You can find the definition for a Starship in Starship.swift. It is just a simple struct with properties for common properties of Starships.

Next, open DetailViewController.swift. Defined at the top of the file before the class definition is an enum, FieldsToDisplay, which defines the human readable titles for the Starship properties you want to display as the cases in the enum. In this file, tableView(_:cellForRowAt:) is just a big switch statement for formatting the data for each Starship property into the right format.

Build and run the app.

Starting starship list

The landing page is the MasterViewController showing a list of Starships from the Star Wars universe. Tap to select the X-wing and the app will navigate to the detail view for that ship, which shows an image of an X-wing followed by various properties like how much it costs and how fast it can fly.

Starting starship detail

This is a fully functional, if pretty boring, app. Time to add some bling!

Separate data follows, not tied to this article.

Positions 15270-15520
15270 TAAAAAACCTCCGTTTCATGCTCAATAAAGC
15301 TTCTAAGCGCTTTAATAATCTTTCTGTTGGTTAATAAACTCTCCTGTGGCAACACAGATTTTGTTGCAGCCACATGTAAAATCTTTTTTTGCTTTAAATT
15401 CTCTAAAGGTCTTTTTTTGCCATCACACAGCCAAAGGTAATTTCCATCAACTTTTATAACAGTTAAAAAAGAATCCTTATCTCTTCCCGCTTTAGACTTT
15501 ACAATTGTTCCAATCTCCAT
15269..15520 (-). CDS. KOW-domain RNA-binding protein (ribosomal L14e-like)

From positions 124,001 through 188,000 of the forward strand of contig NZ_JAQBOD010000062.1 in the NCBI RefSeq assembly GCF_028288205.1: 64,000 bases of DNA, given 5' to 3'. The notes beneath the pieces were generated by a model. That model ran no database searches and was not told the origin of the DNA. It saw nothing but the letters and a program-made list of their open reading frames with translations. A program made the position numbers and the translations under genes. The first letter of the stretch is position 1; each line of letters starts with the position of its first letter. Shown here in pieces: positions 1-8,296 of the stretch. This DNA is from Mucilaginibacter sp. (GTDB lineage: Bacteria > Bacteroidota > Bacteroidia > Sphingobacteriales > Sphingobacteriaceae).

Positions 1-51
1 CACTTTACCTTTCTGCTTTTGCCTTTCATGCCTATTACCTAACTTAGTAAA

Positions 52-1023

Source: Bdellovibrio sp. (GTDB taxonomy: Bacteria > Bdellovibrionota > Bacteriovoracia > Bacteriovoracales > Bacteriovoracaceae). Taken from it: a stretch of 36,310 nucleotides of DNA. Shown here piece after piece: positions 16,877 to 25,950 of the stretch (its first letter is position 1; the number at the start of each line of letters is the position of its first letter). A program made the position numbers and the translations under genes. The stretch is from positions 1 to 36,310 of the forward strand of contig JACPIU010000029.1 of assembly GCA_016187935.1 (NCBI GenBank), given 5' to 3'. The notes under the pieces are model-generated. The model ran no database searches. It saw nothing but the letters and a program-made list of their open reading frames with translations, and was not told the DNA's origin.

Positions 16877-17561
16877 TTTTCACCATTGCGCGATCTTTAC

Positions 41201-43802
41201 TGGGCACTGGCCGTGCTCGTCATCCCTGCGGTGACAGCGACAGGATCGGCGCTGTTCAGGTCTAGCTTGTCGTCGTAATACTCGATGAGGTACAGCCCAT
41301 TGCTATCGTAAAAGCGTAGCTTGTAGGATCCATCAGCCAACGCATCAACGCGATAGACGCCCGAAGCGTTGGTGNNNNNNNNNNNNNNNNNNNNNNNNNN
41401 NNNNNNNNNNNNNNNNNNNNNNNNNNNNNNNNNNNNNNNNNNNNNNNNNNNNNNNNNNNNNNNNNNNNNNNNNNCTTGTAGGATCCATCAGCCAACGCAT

Analyzing the Table View Style

In this tutorial, you’ll add a different style to two different table views. Take a closer look at what those changes look like.

In the master view controller, each cell:

  • Has a gradient from dark blue to black.
  • Is outlined in yellow, drawn inset from the cell bounds.

Starship list gradient detail

And in the detail view controller:

  • The table itself has a gradient from dark blue to black.
  • Each cell has a yellow splitter separating it from adjacent cells.

Starship detail gradient detail

To draw both of these designs, you just need to know how to draw rectangles, gradients and lines with Core Graphics, which is exactly what you’re about to learn. :]

Hello, Core Graphics!

While this tutorial covers using Core Graphics on iOS, it’s important to know that Core Graphics is available for all major Apple platforms including MacOS via AppKit, iOS and tvOS via UIKit and on the Apple Watch via WatchKit.

You can think of using Core Graphics like painting on a physical canvas; the ordering of drawing operations matters. If you draw overlapping shapes, for example, then the last one you add will be on top and overlap the ones below.

Apple architected Core Graphics in such a way that you, as a developer, provide instructions on the what to draw in a separate moment than the where.